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Opinion

Gabe's Gripes: The art of forgiving

A little civility goes a long, long way. Being polite is a standby of society that seems to lose ground with every passing year, giving out to the torrent of spoiled, self-centered banter of the people on such reality shows as Jersey Shore or (90's throwback!) The Real World....more >>

Letter to the Editor: Frustrated by safety path

Dear Editor, How will the Orion Township Board ever accomplish anything if they play possum anytime there is any confrontation from the public? For three years this Board, OHM Engineering and the Safety path committee has been discussing the expansion of safety paths along Indianwood Road....more >>

Letter to the Editor: Vote for real democracy

Dear Editor, It has been said that money can buy elections. I hope that won't be the case in November. Please join me in vowing to carefully research the issues and candidates (using unbiased news sources and avoiding propaganda) and to make compassionate and informed decisions when voting....more >>

Stand for the American worker

Dear Editor, Many years ago, the wealthy paid taxes, and unions made sure they paid workers a decent, living wage. And they were still wealthy. But the unions started to lose power and wages started to go down....more >>

Don't Rush Me

Gas prices really bum me out . . . so who do I blame?

Evil corporate types or an over-stepping, tyrannical buzz-kill government?

Has anybody ever done a study of the infrastructure the American petroleum pipeline? I swear there is at least one a year that bursts, blows or leaks and it is always a fast acting leak, too....more >>

Jim's Jottings

Three stories to warm the cockles of your heart

Story Number 1 One late afternoon of our many hot days I decided to dangle my legs in our pool, just for kicks. Our 12-year-old grandkids were also in the pool with their dad. They were throwing a basketball at me so it would hit and splashed my face....more >>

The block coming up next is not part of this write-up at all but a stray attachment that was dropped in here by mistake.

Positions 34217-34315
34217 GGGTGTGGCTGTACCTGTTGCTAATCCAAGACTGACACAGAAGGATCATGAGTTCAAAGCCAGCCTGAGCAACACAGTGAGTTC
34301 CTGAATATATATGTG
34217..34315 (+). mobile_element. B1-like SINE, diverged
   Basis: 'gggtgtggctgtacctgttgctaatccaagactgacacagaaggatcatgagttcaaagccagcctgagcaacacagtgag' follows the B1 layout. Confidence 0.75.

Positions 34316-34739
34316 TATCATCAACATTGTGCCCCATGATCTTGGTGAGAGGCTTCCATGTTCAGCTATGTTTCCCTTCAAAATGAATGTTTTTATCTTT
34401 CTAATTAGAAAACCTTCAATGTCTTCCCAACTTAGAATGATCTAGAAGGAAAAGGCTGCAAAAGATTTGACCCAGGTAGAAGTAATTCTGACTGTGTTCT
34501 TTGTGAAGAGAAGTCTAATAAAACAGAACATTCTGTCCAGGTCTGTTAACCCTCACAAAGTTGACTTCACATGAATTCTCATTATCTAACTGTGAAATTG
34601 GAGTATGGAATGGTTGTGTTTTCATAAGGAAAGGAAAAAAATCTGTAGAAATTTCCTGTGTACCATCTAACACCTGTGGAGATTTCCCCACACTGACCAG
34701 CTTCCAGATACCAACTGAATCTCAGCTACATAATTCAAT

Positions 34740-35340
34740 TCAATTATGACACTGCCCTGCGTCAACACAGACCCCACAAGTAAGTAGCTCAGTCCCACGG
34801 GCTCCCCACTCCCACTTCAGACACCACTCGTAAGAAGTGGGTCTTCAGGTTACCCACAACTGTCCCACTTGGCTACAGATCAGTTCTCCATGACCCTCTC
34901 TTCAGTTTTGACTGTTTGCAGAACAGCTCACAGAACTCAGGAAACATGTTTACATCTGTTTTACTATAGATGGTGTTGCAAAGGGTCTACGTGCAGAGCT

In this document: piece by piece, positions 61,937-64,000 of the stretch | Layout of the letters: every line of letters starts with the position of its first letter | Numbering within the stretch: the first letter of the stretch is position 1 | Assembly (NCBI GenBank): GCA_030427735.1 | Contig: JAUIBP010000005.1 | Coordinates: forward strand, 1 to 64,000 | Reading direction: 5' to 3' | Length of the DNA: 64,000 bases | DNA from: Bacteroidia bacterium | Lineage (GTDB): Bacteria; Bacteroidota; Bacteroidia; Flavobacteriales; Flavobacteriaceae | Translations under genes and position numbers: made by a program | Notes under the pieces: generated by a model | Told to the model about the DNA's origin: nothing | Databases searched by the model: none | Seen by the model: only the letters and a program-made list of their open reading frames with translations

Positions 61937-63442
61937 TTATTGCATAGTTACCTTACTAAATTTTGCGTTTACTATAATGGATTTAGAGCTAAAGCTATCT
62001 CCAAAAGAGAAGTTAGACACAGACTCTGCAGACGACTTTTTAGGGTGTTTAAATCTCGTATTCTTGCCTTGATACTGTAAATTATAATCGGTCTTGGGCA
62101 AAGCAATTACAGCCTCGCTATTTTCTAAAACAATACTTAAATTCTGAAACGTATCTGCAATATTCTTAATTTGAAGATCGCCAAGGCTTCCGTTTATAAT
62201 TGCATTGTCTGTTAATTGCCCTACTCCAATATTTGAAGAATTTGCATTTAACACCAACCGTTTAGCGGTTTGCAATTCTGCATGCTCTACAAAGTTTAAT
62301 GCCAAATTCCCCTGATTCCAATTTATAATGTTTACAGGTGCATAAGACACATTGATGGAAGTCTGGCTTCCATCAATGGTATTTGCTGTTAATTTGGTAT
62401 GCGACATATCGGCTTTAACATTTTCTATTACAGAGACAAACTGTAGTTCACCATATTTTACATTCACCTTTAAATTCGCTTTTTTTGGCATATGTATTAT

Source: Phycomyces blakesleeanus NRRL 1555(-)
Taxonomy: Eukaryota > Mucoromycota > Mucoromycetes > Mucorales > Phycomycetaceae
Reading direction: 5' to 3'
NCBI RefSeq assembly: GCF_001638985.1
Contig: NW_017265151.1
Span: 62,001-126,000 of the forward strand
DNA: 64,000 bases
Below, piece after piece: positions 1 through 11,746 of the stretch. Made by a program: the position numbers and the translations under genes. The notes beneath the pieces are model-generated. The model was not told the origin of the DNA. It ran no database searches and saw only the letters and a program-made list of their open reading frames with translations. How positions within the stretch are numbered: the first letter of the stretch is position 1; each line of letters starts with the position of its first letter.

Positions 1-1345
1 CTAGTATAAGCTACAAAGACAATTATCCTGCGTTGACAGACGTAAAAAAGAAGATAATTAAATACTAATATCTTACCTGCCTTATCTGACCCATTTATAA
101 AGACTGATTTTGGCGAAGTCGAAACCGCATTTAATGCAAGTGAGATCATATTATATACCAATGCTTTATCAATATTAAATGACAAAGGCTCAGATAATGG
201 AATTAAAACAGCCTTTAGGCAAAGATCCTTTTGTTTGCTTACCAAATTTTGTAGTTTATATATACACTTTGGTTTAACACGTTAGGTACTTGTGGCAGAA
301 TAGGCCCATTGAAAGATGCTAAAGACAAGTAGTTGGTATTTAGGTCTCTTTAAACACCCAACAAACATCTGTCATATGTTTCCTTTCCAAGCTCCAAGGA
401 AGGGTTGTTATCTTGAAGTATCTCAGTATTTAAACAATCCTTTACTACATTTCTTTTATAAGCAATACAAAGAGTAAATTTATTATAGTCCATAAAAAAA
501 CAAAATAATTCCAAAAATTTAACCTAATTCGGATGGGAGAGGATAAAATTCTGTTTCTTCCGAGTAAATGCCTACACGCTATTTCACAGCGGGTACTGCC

Don't Rush Me

Our 'deteriorating electrical distribution system'

or . . . The Rise of Ion Rush

Last week I surmised I may have been transmuted into some sort of electrical super-freak -- in eight days I lost two computers, a TV and a car battery. The only thing in common with these electrical devices, as far as I could tell, was they all were touched by me....more >>

Wendi's Word A column by Wendi Reardon

Vacation's over

The notebooks are stacked high in boxes, crates are full of crayons and folders. It's time to get back to school again. Do you remember when you would go back to school after summer vacation and share how you spent your vacation? Well, in the good spirit of going back to school and the fall athletic season officially starting this week I will be the first to share....more >>

Letter to the Editor

Clarkston Farm and Garden Club appreciates help

Dear Editor, The Clarkston Farm and Garden Club thanks the wonderful gardeners of our community, Karen Wiltfang, Liz and Mike Doyle, Russ and Paula Jones, Candace and Dick Payne, Lynette and Joe Fioroni, and Pat and Nathan Chase for opening their gardens for the 2012 Garden Walk....more >>

Letter to the Editor

No petition to end cityhood, but discussion welcome

Dear Editor, I am positive that Clarkston and the experience of living in what is now the City of the Village of Clarkston would not be lessened and could be greatly improved if the Village of Clarkston were to rejoin Independence Township and no longer be a city, if the city government was shaken off....more >>
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Born September 5th
1638: Louis XIV, The Sun King of France who built the palace at Versailles.
1842: Jesse James, legendary outlaw of the American West.
1897: A.C. Nielson, founder of the Nielson Ratings.
1905: Arthur Koestler, Hungarian novelist and essayist who wrote about communism in Darkness at Noon and The Ghost in the Machine.
1912: John Cage, inventive composer, writer, philosopher, and artist.
September 5th
in history
1905: The Russian-Japanese War ends as representatives of the combating empires, meeting in New Hampshire, sign the Treaty of Portsmouth. Japan achieves virtually all of its original war aims.
1910: Marie Curie demonstrates the transformation of radium ore to metal at the Academy of Sciences in France.
1944: Germany launches its first V-2 missile at Paris, France.When the anticipated invasion of Britain failed to materialize in 1940, Londoners relaxed, but soon they faced a frightening new threat, Hitler's V-weapon offensive.
1958: Martin Luther King is arrested in an Alabama protest for loitering and fined $14 for refusing to obey police.
1960: Leopold Sedar Sengingor, poet and politician, is elected president of Senegal, Africa.